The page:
“The results of the At Home / Chez Soi project provide one of the strongest confirmations to date that a “Housing First” approach is fundamental to ending homelessness and confronting the challenges of mental illness and addiction.
“The City partnered on the project by providing space for supportive housing for 100 residents at the Bosman Hotel. Today’s report from the Mental Health Commission of Canada confirms the success of that project and its service model, and clearly demonstrates the importance of significant new federal and provincial investment to build urgently needed new supportive housing. With the program coming to an end, the success of At Home is a clear demonstration that the federal and provincial government should continue to support the participants so that we don’t roll back the progress we’ve made, and that they can transition into stable, long-term homes with community supports.
“We’ve made important progress on Vancouver’s homelessness action plan, and I want to ensure we see it through. The success of the Housing First model shows that we’re on the right track. Working together with community partners and all levels of government, we’re committed to building a city where none of our fellow residents are ever forced to sleep on the street.”
- Mayor Gregor Robertson
For the Mental Health Commission of Canada’s full report, please click here:
Residents and visitors to Vancouver restaurants will have an extra hour to enjoy warm weather nights on an outdoor patio this upcoming season.
Establishments with good track records will once again be able to invite their patrons to enjoy Vancouver’s fresh air later into the evening. Expanding from its 2013 pilot program, the City has already approved 53 locations for extended patio hours starting now, through summer 2014.
“Patios are a big draw for residents and tourists alike, and help build a lively, vibrant street scape,” says Mayor Gregor Robertson. “With patio season upon us, I know many Vancouverites will enjoy the extra hour to socialize outdoors later into the night.”
After two years of community consultation with input from over 7,800 participants at 115 public events and meetings, City Council voted last night to approve a balanced and inclusive new 30-year community plan for Vancouver’s Marpole neighbourhood, which includes more affordable housing and the development of a 10 acre waterfront park.
“Marpole is an important gateway to Vancouver and one of our city’s oldest neighbourhoods, and it’s home to an especially high number of seniors, young families, and renters,” said Mayor Gregor Robertson. “We took the time to listen to the community and get it right, and the new Marpole Plan reflects that input by focusing new density on major arterials and protecting neighbourhood character. It’s a balanced and inclusive plan that focuses on building new affordable housing, creating jobs, improving transportation, and creating significant new green space throughout Marpole and along the Fraser River, and I am very proud to support it.”
The plan will support the construction of 1,085 units of new social housing, 835 new units of rental housing, and over 6,800 new home ownership units over the next 30 years. It also supports significant community amenity upgrades, crucial new park space – including a 10-acre park along the Fraser – and the creation of over 9,500 new jobs and 478 new childcare spaces.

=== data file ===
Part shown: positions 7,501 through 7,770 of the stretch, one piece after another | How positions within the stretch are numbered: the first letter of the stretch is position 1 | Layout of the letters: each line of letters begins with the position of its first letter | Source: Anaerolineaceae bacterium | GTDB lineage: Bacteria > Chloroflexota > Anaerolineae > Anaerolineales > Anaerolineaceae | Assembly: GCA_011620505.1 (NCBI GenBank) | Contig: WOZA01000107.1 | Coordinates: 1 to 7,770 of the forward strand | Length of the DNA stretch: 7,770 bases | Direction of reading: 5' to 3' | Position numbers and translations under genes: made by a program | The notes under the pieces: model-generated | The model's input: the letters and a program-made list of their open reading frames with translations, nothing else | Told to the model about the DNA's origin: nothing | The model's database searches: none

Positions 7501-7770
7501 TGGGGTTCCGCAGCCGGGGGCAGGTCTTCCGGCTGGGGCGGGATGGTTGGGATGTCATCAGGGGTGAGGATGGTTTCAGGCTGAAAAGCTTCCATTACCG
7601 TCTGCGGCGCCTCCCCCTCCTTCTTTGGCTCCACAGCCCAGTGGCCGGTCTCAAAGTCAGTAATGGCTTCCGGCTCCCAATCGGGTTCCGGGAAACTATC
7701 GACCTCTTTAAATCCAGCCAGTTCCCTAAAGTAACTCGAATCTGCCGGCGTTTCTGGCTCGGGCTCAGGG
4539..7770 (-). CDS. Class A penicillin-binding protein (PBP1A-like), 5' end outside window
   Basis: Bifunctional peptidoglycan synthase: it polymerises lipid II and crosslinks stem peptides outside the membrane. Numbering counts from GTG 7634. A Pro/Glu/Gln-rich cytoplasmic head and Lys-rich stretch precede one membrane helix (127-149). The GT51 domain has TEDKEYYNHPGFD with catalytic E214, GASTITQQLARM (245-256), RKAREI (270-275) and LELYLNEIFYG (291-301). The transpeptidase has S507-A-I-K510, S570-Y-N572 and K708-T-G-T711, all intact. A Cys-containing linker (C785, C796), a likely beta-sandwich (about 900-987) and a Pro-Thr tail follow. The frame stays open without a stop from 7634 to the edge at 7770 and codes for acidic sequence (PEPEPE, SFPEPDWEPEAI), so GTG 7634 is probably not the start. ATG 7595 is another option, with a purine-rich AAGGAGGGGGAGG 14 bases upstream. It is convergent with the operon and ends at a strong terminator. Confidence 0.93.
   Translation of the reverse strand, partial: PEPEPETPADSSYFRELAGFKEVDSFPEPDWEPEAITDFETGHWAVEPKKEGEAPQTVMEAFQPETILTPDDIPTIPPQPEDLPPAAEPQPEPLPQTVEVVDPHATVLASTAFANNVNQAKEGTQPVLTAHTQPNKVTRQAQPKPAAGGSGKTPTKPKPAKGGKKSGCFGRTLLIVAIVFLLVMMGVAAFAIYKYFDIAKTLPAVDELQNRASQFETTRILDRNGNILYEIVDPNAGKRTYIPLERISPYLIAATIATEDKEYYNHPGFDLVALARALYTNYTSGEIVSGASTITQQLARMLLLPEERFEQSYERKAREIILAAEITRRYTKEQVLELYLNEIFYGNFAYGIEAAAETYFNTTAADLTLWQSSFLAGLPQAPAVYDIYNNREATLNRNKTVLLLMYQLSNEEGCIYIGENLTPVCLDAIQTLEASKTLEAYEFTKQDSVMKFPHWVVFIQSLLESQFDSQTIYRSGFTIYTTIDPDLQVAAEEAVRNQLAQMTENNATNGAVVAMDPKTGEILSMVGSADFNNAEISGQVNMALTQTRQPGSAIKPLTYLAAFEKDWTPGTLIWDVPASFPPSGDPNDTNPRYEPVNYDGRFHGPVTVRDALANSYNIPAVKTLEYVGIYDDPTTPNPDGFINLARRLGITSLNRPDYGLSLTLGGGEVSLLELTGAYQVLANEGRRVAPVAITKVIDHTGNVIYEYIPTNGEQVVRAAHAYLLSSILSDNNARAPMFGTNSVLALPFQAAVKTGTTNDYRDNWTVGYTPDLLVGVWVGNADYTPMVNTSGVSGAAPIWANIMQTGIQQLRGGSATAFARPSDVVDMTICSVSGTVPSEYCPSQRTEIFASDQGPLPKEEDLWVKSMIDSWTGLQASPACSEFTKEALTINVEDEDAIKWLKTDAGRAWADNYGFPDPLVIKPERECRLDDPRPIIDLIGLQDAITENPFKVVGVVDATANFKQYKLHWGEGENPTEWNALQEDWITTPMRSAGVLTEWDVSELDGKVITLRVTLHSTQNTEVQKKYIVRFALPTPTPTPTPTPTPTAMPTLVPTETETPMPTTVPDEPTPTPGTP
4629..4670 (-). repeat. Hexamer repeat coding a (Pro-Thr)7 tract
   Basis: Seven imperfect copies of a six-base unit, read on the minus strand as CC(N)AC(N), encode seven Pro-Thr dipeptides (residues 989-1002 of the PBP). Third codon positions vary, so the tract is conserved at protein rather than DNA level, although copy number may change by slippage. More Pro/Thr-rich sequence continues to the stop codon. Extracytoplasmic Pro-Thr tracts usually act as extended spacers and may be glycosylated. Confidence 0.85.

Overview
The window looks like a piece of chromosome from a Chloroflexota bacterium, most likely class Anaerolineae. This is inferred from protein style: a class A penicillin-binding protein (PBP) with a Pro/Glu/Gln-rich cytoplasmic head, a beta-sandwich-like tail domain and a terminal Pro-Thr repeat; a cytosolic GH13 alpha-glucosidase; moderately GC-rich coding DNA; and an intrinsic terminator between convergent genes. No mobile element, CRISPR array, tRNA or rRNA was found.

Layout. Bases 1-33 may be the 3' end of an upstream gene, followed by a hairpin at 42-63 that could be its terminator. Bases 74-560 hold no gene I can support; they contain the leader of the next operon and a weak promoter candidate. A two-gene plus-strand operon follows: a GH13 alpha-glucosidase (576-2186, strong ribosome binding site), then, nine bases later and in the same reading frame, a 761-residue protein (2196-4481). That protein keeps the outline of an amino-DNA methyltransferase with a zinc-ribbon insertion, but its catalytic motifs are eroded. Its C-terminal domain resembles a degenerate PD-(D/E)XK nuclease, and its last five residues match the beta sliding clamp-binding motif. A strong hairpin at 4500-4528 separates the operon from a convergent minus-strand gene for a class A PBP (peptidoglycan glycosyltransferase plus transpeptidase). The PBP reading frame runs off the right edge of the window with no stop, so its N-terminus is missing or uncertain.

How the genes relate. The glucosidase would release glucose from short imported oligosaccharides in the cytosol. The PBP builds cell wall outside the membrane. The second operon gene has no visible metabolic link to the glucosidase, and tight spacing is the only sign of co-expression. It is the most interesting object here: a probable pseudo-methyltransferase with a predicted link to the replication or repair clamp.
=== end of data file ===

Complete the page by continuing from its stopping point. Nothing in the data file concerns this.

Mayor Gregor Robertson and City Council voted today to move forward with a comprehensive array of recommendations from the final report of the Mayor’s Engaged City Task Force, building on 11 months of community input and feedback.
Council referred the recommendations to staff for review and a report back on implementation, with proposed steps outlining ways that Vancouver City Hall can improve voter turnout, enhance consultation, and better engage with newcomers and new immigrants across the city. The report also included a variety of suggestions on how local residents and community groups can help make Vancouver a more engaged and interconnected city.
“The recommendations of the Engaged City Task Force offer a strong vision and plan for how we can enhance civic involvement in Vancouver and build stronger engagement in communities throughout our city,” said Mayor Gregor Robertson. “I want to thank the Task Force again for their thorough work to include such a strong depth of ideas about how to achieve that goal. Making progress on important challenges like housing affordability and becoming the world’s greenest city requires active participation from a broad cross section of our community, and I look forward to continuing our work to improve how City Hall engages with Vancouver residents.”
Mayor Gregor Robertson and City Council voted today to approve a balanced and community-driven plan for Vancouver’s Downtown Eastside (DTES) that will build significant new affordable housing and revitalize the neighbourhood’s heritage character.
The plan’s approval follows three years of development by a resident-led committee, and the hosting of over 300 meetings and consultation events.
“The Downtown Eastside Local Area Plan represents a thoughtful, balanced, and resident-driven vision for Vancouver’s oldest and most diverse neighbourhood,” said Mayor Gregor Robertson. “This plan reflects residents’ aspirations for a community with safer and more stable housing, protections for low-income residents, stronger support for mental health and addictions, and a more vibrant local economy.
“This plan will create a healthier, more inclusive neighbourhood – but not at the expense of low-income residents.”
Strong new measures are incorporated to protect and improve existing low-income housing while adding new affordable options both in and outside of the neighbourhood, including 3,350 social housing units outside the DTES over the next 30 years.